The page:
As mentioned in the last blog, Edward’s oldest son, Ebenezer, died at the age of 24, at the home of his parents. Then children #3 and #4 died, leaving Lucinda Jane the oldest of the remaining children. She was 10 years older than my gt. grandmother and what a life she had. I think we have all experienced the feeling that we have a black cloud over our heads, at times. Things just don’t go right, but eventually life resumes a happier note. This can not be said about Lucinda.
Edward’s daughter Lucinda (aka Aunt Lucindy by the family) has become an icon for bad luck and misery in my eyes. Her tale needs to be told, so that others might see what horrendous things befell this woman. Lucinda was b. 1845 and married William Edward Buck, Master Mariner, in 1866. Their 10 children were:
James A. (1870-1877)
Ebenezer A. (1872-1874)
Edith L. (1876-1877)
William E. (1878-1878)
Arabella May (1882- ?) m. 1909, Charles E. Lawrence (1880-?), moved to
Edward LeRoy (1884-1911) m. 1909, Minnie Bishop (1886-?)
Wildie (Will-dee) Edna (1888-1969) m. 1919, Nelson Ward (1879-1953)
Baby Ebenezer lived for about two years and a month and died on Sep. 20 1874. Then, according to the family story, an outbreak of diphtheria and scarlet fever swept through the area in 1877. In July, Lucinda and William lost James on Jul 6, he was 7; then Edith on Jul 14 at age 18 mos.; then Augusta on Jul 16, who had just turned 10. In just 10 days they lost their three surviving children. Their entire family was gone. I’m not sure how any parents can live through this kind of tragedy but they weren’t alone. I have come across other records, for other families, that show several children dying during an epidemic. It does make you appreciate the medical care available to us today.
The road to Lucinda's house.
But they went forward. William E. was born in 1878 but only lived 5 months. Edgar was b. in 1880 but only lived three years, dying in 1883. Arabella (Belle) was born in 1882, Edward LeRoy, b. 1884 and Hurbert was b. in 1886 only to die 11 months later. Nov. 1887, Lucinda is pregnant once again and the schooner, Arabella, set sail for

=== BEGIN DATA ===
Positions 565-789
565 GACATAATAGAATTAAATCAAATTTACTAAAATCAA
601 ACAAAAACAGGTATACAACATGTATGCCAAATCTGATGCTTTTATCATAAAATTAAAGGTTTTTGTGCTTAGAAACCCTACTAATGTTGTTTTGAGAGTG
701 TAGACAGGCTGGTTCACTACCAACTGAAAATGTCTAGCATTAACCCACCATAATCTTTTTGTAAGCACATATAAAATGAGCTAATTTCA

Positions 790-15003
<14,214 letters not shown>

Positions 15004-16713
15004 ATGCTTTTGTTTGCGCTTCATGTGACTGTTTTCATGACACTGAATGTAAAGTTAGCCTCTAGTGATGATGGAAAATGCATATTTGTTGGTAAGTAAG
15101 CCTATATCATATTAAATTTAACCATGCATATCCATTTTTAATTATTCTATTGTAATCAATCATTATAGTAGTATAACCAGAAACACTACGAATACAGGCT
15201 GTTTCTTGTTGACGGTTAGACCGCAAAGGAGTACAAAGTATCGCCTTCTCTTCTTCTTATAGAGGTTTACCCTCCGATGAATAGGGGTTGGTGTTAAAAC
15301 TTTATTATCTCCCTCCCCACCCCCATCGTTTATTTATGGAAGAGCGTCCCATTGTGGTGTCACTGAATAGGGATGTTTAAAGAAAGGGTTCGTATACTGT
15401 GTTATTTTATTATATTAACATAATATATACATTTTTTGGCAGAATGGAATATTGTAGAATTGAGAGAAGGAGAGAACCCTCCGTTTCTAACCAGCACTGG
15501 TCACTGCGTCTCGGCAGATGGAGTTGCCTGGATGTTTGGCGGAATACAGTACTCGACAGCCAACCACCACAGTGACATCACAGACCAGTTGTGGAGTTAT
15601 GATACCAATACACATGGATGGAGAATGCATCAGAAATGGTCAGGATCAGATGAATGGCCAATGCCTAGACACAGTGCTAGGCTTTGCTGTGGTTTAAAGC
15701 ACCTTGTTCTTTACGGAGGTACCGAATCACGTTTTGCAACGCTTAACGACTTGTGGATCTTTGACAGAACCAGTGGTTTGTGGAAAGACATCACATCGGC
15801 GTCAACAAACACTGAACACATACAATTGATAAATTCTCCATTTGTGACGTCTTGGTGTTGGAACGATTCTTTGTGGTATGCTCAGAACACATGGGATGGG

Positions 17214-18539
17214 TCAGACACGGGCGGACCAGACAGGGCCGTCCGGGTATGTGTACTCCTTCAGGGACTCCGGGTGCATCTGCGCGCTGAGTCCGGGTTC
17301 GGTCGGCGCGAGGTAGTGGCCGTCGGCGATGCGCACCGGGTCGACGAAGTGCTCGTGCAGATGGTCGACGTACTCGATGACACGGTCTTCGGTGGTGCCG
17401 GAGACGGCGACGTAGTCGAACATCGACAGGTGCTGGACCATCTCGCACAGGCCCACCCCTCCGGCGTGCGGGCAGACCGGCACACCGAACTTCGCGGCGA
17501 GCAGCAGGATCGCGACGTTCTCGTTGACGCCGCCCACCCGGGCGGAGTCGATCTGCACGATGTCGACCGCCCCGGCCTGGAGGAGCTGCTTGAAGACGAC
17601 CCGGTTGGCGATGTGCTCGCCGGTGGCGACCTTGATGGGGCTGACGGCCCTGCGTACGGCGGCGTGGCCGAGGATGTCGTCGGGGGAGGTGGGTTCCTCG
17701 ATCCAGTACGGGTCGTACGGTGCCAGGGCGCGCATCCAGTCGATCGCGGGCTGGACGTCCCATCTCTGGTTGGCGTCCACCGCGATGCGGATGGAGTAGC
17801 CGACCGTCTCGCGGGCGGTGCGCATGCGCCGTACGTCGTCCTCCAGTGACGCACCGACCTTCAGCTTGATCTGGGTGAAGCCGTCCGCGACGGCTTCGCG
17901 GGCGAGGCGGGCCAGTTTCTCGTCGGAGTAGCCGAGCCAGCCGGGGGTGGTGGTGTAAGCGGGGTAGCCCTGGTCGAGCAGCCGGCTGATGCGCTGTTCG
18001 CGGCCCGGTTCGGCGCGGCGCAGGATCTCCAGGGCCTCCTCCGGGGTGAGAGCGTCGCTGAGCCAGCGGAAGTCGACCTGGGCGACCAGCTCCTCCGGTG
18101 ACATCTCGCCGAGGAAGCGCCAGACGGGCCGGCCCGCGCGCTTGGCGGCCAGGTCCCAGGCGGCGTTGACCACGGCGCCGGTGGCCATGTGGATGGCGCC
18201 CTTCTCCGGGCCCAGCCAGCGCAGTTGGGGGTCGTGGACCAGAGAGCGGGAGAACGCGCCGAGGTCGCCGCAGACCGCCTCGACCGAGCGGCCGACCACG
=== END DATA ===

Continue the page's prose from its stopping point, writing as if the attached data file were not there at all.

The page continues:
York City. The tide was right so the Arabella sailed off, on her maiden voyage,
with a full load of lumber, Capt. William Buck and Alexander Chambers, his
brother-in-law, as his first mate. There was also a passenger going to the
states for a visit. The Arabella was a new class of sailing
vessel designed to be swift, cutting days off the time it took commodities to
be traded back and forth with the States.
By piecing together facts and family stories, it can be said the Arabella arrived in NYC, unloaded the
timber and reloaded with coal. They were
on their way out of Long Island Sound when an inbound ship hailed them. One of
William’s brothers was onboard the hailing ship. They were warned about a
dangerous storm off the tip of Cape Cod. They
tried to get Capt. Buck to return to port until the storm was over. As the
story goes, William was a stubborn sort with a great deal of determination and a
fast ship, so he decided to take his chances with the elements. Since this was
around Dec. 10, I’d like to believe they wanted to spend Christmas with their
families. But we’ll never know for sure as the Arabella went down with no survivors. The passenger had opted to
stay in the states for a longer visit so was spared the insanity of a
Nor’easter on the open ocean. So once
again there is a death for Lucinda to face. She has the two surviving children
and then Wildie is born in Apr. 1888.
Would this not be enough for any person to withstand? Well, for Lucinda – not quite. In 1890 she married Capt. John Cook. She had no means of support so marrying again was almost mandatory if she wanted her remaining children to survive. But fate struck again in 1909 when Capt. Cook was lost at sea.
In the meantime Arabella (Belle) had gone to MA in 1900 and married Charles Edward Lawrence in Apr. 1909. They settled in
Medford and had three children. Marguerite
and a set of twins Robert and Roberta. Her brother Edward LeRoy married Minnie
Bishop in Sep 1909 and in 1910 their daughter Pauline was born. Sadly, Edward
LeRoy died in 1911 and little Pauline died in 1917. Wildie, the child born after her father was
lost at sea, didn’t marry until 1919. She married Nelson Ward, a cousin, his
mother being Esther Cole. Both Nelson and Wildie could claim Ebenezer as their
gt. grandfather. Lucinda died Nov 4 1919 after burying just about everyone in
A recap of the deaths Lucinda faced:
1874 – a son
1876 – Her grandmother Cole died
1877 – ten days apart, 2 daughters and a son
1878 – a son and her grandfather Buck died
1881 – Her grandmother Buck died
1883 – a son
1887 – a son, her husband and her brother-in-law
1897 – Her father died
1904 – Her mother died
1909 – her 2nd husband
1911 – her last son
1917 – her granddaughter
Two of Wildie’s children would also die at young ages. However, Wildie lived until 1969, Belle lived into late 1950’s, early 60’s, during which time my grandmother would correspond with her. All of Belle’s children lived.
Losing a child is a gut wrenching, life altering event. Lucinda buried 8 of her 10 children, 2 husbands and a granddaughter. She was 74 when she died and I can only hope that some time in her life she knew and experienced some happiness and some peace.
Family records and memories